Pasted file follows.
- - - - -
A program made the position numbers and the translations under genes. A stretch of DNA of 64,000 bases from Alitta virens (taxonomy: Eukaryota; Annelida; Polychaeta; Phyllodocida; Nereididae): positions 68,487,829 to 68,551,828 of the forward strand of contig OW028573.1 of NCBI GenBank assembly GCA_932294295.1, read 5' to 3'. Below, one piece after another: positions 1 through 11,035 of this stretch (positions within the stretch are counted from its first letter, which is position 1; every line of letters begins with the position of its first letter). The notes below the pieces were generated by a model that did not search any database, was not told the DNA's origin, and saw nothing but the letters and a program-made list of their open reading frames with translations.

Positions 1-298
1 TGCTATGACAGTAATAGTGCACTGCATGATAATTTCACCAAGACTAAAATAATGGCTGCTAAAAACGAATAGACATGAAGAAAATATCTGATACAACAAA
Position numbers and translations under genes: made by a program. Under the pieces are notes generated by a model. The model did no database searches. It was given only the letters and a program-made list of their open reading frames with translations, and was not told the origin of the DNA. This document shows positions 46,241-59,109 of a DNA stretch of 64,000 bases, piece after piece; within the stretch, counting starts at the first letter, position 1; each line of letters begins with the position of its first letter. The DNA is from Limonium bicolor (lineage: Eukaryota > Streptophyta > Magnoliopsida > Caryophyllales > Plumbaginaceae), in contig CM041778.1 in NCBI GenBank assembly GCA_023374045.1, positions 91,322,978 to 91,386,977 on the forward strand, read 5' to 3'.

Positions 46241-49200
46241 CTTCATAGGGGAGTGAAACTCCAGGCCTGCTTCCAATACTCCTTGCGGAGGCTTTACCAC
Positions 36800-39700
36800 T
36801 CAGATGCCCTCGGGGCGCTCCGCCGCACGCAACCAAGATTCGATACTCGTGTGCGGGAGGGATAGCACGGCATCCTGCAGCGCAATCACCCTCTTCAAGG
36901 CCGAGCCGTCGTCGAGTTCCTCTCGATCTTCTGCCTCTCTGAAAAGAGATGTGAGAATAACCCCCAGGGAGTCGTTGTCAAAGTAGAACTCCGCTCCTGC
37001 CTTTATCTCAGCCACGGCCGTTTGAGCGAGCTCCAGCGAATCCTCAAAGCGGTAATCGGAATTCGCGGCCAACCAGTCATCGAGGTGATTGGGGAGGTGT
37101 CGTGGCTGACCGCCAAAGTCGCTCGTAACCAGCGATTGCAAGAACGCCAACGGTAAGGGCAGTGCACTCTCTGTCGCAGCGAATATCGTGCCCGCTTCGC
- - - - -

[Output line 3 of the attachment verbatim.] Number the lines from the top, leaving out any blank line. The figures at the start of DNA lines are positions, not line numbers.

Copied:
1 TGCTATGACAGTAATAGTGCACTGCATGATAATTTCACCAAGACTAAAATAATGGCTGCTAAAAACGAATAGACATGAAGAAAATATCTGATACAACAAA